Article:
“These figures tell us that at the bottom of the rung is the black majority who continue to be confronted by deep poverty, unemployment and inequality, despite the progress that we have made since 1994,” he said.

“Much remains to be done to further improve the livelihoods of our people especially in terms of significant disparities that still exist between the rich and poor.”

Jacob Zuma pledged that by 2030 the African National Congress (ANC) government would make sure that each community had a clinic, school, library and police station.

 

A series of documentaries aired on Abc’s Nightline has laid bare the shocking truth about the Ku Klux Klan which remains very much in existence.

In them members of the Klan shed light on their rituals and beliefs and their frightening pledge to achieve racial segregation at any cost.

Shrouded in secrecy, the Klan rarely opens its doors to outsiders, enacting centuries-old rituals in remote rural locations.

The KKK and its racist ways is often considered to be a relic of the civil-war era, one better off forgotten at that.

But the Inside The New Ku Klux Klan short films tell otherwise, featuring groups in Mississippi and Virginia.

Many members hid their faces and withheld their names for fear of retribution in mainstream society.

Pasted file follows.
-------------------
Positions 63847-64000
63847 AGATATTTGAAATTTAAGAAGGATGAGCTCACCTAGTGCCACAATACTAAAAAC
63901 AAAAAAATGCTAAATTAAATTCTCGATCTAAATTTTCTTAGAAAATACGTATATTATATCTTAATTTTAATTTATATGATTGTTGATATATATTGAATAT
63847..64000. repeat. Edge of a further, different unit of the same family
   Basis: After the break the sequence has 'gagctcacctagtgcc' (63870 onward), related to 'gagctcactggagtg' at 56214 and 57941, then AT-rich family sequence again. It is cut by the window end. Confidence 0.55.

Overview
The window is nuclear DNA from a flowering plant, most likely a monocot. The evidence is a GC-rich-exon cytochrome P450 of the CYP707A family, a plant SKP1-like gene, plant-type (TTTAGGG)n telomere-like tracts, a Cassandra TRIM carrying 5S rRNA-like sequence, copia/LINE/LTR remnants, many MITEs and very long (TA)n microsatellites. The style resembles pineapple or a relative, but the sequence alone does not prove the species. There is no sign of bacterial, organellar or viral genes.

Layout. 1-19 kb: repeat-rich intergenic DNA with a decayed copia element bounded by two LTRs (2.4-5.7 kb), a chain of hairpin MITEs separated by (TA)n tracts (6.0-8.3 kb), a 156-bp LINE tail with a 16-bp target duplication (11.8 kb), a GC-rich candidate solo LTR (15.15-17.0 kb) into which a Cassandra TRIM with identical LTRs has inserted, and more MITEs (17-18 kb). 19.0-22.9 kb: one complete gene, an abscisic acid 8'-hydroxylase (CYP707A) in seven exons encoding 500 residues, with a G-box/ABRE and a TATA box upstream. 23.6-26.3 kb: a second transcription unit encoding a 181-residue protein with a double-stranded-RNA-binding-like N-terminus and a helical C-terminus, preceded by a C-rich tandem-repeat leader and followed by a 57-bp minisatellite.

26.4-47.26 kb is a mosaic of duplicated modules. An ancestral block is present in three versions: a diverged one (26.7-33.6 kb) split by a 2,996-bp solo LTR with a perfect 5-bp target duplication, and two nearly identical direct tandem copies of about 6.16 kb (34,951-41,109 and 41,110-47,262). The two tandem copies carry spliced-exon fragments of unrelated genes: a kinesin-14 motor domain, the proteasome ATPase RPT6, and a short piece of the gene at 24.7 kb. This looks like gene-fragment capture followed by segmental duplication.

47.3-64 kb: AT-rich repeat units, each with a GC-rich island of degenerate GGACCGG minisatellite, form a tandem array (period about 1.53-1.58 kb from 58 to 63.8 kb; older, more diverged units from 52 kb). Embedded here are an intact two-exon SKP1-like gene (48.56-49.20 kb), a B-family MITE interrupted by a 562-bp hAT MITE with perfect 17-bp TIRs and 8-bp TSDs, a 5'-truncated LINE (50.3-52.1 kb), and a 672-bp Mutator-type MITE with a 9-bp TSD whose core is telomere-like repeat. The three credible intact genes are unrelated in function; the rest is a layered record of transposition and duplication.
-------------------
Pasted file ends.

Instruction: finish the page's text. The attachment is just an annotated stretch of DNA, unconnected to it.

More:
“You don’t know who I am,” one man said.

“You could think the world of me, and yet if you see me in this hood and knew who I was, your whole thoughts could change.”

The latest group to be featured is the Mississippi White Nights of the Ku Klux Klan, the klavern made famous by the film Mississippi Burning.

A series of documentaries aired on Abc's Nightline has laid bare the shocking truth about the Ku Klux Klan which remains very much in existence

A series of documentaries aired on Abc’s Nightline has laid bare the shocking truth about the Ku Klux Klan which remains very much in existence

Several dozen men and women were filmed meeting in a forest grove as they marched around a 16-foot burning cross wearing white hooded robes and chanting.

“Klansmen, we are the only Klan in the state of Mississippi!” a man shouted.